Mango butter is obtained from the seeds of the mango fruit. This butter is very firm and has excellent moisturizing properties. Due to being rich and luxurious, it’s a great addition to all balms and creams. It’s usually not the only ingredients, but rather mixed with others. It melts at skin temperature, just like coconut and shea butter that are both very similar to mango butter, and is ,therefore, great for massage bars. Mango butter especially excels at softening without a greasy feeling. When it substitutes shea butter, it’s easier to whip into body butter, since mango butter doesn’t crystalize like shea butter does.
- prevents wrinkles
- moisturizes dry skin
- regenerates skin cells
- helps restore skin elasticity
- protects from sun damage
- prevents stretch marks
- for relieving skin allergy rashes
- helps treat blemishes, sunburns, and psoriasis
Usage: lotions and creams (3-5&), soaps (3-8%), balms (5-100%)
Shelf life: 1 year
Murumuru butter originates in Amazon rainforest where this butter is extracted from the seeds. It’s highly emollient and moisturizing and therefore very useful for hair care. It restores softness and improves the flexibility of hair. When applied to wet hair it creates a barrier to prevent moisture loss.
- resistant to rancidity
- tasteless and odorless
- provides a firmer consistency in warmer environments
- when combined with Ucuuba butter it creates a protection layer on the skin (similar to silicones, but doesn’t clog pores)
- in hair products: helps maintain curls, nourishes and strengthens roots
- seals moisture (when applied to wet hair)
- fortifies hair
- boosts hair’s shine
- can be substituted with coconut oil or Tucuma butter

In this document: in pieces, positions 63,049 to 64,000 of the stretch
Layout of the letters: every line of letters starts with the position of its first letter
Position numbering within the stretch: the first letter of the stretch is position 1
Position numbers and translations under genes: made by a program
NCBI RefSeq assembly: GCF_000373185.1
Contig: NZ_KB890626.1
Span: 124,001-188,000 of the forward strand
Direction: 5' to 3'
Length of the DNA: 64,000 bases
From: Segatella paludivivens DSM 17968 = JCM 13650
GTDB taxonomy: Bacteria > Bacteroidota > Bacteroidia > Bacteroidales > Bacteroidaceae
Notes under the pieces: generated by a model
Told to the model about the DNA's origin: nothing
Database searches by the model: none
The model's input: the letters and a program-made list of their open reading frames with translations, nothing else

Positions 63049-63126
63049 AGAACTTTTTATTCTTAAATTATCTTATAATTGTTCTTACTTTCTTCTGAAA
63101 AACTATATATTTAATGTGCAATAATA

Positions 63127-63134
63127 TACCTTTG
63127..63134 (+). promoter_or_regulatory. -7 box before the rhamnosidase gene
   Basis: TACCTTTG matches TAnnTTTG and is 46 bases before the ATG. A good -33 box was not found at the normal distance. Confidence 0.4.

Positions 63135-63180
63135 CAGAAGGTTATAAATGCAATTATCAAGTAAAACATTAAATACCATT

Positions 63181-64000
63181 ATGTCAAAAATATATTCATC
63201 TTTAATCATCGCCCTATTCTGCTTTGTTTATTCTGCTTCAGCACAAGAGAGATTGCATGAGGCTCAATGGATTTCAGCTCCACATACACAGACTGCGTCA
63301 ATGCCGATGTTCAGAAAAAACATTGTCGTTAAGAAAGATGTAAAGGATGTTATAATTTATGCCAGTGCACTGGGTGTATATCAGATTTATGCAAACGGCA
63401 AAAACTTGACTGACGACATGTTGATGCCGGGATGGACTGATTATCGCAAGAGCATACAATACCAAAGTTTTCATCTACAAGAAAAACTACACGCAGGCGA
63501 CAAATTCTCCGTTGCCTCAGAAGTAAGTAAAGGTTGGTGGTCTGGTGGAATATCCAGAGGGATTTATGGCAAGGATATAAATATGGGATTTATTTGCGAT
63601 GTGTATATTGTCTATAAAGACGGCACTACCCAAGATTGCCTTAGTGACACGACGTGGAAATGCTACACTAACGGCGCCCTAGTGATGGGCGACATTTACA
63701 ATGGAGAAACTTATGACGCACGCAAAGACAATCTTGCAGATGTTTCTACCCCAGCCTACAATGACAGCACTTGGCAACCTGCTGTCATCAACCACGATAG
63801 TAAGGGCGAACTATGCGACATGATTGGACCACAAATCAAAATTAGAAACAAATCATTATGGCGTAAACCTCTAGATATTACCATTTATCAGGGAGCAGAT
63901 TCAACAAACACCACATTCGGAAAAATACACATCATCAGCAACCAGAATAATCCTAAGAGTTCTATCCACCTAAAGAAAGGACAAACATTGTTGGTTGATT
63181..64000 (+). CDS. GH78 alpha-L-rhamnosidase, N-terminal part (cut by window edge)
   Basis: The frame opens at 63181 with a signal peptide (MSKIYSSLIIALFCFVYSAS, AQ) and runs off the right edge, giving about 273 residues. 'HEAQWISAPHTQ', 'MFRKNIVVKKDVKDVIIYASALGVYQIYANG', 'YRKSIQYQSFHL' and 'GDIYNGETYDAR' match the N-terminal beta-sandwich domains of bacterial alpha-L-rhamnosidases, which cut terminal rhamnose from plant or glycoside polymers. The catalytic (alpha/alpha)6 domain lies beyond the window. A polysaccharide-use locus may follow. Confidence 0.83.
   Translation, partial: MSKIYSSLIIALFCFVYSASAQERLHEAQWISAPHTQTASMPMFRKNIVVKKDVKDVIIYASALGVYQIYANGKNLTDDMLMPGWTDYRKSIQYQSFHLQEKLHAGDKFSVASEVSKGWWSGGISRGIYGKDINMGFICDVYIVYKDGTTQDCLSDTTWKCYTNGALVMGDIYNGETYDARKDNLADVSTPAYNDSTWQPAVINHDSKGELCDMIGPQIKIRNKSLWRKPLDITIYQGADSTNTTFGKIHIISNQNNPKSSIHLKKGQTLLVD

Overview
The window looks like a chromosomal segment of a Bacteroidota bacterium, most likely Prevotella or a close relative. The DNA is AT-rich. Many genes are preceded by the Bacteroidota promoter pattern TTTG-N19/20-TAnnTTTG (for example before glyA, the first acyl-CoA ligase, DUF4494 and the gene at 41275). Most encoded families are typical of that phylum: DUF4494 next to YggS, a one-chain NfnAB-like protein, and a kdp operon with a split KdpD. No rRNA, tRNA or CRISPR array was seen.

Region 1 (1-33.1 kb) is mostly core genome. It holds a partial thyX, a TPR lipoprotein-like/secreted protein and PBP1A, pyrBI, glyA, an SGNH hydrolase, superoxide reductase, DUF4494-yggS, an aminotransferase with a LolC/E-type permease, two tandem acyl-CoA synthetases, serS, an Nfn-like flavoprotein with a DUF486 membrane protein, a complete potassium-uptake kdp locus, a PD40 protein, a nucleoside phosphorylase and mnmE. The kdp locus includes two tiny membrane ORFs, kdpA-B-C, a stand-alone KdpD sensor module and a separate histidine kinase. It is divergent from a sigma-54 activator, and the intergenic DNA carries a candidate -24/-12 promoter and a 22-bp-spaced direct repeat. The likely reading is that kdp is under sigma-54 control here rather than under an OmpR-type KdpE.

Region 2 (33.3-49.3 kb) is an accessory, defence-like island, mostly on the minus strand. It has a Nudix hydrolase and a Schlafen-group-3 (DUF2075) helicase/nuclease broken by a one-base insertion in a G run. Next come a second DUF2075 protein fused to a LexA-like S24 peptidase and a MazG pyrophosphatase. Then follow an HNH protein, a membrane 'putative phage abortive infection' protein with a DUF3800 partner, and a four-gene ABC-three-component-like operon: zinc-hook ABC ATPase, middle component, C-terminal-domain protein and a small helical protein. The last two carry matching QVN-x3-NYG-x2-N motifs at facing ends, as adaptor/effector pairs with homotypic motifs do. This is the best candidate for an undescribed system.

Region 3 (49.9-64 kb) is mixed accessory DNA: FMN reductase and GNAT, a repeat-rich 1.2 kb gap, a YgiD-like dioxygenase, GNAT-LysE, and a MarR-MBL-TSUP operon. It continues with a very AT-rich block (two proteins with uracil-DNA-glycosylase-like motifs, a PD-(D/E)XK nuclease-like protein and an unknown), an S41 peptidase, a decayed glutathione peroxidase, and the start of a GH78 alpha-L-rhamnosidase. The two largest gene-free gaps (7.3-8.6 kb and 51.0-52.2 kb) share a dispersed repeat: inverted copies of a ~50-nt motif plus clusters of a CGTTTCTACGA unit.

Usage: shampoos (0,5-1%), deodorants (0,5-8%), creams and lotions (2-20%), soaps (3-12%), lip products (5-10%), hair conditioners (1-5%)
Shelf life: 12-24 months
Olive butter is derived from olive oil and has a rich and soft buttery texture. It’s easier for application than olive oil and is because of this great for massage. True olive butter doesn’t contain any hydrogenated oils and preferably virgin olive oil.
- moisturizes and conditions dry skin
- rich in vitamins Α, Β1, Β2, C, D, E, Κ, and iron
- helps delay aging and prevent irritations
- rich in fatty acids
Color: pale green
Usage: lotions and creams (5-20%), soaps (5-20%), balms (5-100%), hair conditioners (2-5%)
Shelf life: 1 year
Shea butter (also known as Karite or African butter) is extracted from the seeds of the karite tree. It’s best for treating dry skin because it melts at skin temperature and is easy to massage into skin. It’s ideal for lip balms and body butters and in soaps it creates a silky feel.
Usage: lotions and creams (3-5%), soaps (3-10%), balms (5-100%), hair conditioner (2-5%)
Shelf life:1 year
Ucuuba butter is extracted from the seeds of and Amazonian tree. It’s been used for many years in home medicine for rheumatism, arthritis, ulcers and hemorrhoids. It’s also useful for anti-inflammatory and sensitive/irritated skin. It has the potential to be substitute instead of tallow used in soaps due to its saponification value (higher than tallow).
- for treating acne, eczema and dry/irritated skin
- anti-aging (rich in fatty acids)
- vegan alternative for tallow used in soaps
- rich in vitamins C and A, unsaturated fatty acids
- scent: similar to beeswax, earthy
- hard butter, needs another oil/butter to be melted
- rich in Lauric, myristic and palmitic acids: important for cell development and healthy skin and hair
- vegan alternative for beeswax
Color: light brown with dark spots
Usage: creams and butters (3-13%), soaps (5-20%), balms (5-20%)
Shelf life: 1 year
These are some of the most known and popular butters. Do you know any that haven’t been described here? Tell me in the comments and I’ll be happy to find more about those!
I’m planning to try some new ingredients and my favorites are Murumuru, Ucuuba, and Illipe butter. Currently, I adore Shea butter (that really fits into any product!) and babassu oil/butter that gives a silky feeling. As you’ve probably noticed, I also use coconut oil a lot. 😀
Tell me what’s your favorite ingredient for DIY skincare products!
Sources & interesting links:
- Aussie soap supplies: http://www.aussiesoapsupplies.com.au/properties-of-oils-and-butters.html
- Wikipedia-Cupuacu: https://en.wikipedia.org/wiki/Cupua%C3%A7u
- Wikipedia-Cocoa butter: https://en.wikipedia.org/wiki/Cocoa_butter
- Wikipedia-Murumuru butter: https://en.wikipedia.org/wiki/Astrocaryum_murumuru
- Mosskincare: What is Ucuuba butter?
- Rainforest chica-Ucuuba butter